- Judah B. Axe
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The sudden presence of autism at 18 months of age following typical development.
Acquired autism is distinguished from autistic disorder, a neurodevelopmental disorder present at birth and detected through the observation of delays in language, social, and vestibular development. Acquired autism is observed when a child develops normally and then “regresses” or appears to develop autism around 18 months of age. Children receive the measles, mumps, rubella (MMR) vaccine around this age and a small body of research suggests the disorder is related to the MMR vaccine. However, a larger set of data suggests no correlation between autism and the MMR vaccine. Many factors, such as bowel problems, are thought to contribute to acquired autism, but the specific mechanisms remain unknown. The prevalence of acquired autism has been found to be between 22 and 50% ...
- Ozonoff, S., Williams, B. J., & Landa, R. (2005). Parental report of the early development of children with regressive autism: The delays-plus-regression phenotype. Autism, 9(5), 461–486.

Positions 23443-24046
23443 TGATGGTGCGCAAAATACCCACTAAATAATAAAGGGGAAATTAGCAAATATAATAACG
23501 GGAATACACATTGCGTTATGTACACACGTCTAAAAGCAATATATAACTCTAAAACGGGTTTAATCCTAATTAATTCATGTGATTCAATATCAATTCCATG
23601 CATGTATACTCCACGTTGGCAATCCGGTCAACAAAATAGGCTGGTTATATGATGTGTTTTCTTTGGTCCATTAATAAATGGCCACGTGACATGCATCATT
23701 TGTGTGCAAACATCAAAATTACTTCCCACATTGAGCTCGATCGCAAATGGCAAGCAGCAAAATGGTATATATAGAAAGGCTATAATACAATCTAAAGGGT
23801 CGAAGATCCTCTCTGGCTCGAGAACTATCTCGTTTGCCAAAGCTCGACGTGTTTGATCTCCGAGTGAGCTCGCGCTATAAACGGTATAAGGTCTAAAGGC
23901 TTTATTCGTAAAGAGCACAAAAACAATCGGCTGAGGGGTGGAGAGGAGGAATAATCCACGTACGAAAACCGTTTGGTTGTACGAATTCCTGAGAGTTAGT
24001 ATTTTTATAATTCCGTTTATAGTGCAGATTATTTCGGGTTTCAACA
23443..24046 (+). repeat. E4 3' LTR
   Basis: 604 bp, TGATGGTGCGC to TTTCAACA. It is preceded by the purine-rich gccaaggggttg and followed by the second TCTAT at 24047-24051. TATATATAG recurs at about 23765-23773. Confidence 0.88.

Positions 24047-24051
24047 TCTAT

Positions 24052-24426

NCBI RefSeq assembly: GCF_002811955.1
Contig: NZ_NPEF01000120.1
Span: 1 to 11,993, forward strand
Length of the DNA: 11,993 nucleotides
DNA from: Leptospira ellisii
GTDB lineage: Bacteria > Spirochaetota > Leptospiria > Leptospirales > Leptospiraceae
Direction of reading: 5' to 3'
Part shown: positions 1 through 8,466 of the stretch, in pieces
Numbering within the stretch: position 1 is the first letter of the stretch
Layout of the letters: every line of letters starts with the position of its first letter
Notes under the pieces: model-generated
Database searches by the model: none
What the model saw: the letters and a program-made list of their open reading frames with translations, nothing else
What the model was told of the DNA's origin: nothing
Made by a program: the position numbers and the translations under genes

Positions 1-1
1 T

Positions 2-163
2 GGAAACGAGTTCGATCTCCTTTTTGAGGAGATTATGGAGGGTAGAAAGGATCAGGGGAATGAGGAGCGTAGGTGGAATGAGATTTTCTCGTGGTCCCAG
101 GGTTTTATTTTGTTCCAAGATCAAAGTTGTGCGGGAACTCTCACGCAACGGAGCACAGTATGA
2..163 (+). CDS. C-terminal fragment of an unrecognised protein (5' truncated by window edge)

- Taylor, B., Miller, E., Lingam, R., Andrews, N., Simmons, A., & Stowe, J. (2002). Measles, mumps, and rubella vaccination and bowel problems or developmental regression in children with autism: Population study. British Medical Journal, 324, 393–396.
- Acquired Autism
- Reference Work Title
- Encyclopedia of Child Behavior and Development
- pp 22-23
- Print ISBN
- Online ISBN
- Springer US
- Copyright Holder
- Springer Science+Business Media, LLC
- Additional Links
- Industry Sectors
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- Editor Affiliations
- 480. Neurology, Learning and Behavior Center
- 481. Department of Psychology MS 2C6, George Mason University
- Judah B. Axe (1)
- Author Affiliations
- 1. Department of Education, Simmons College, 300 The Fenway, C316C, Boston, MA, 02115, USA
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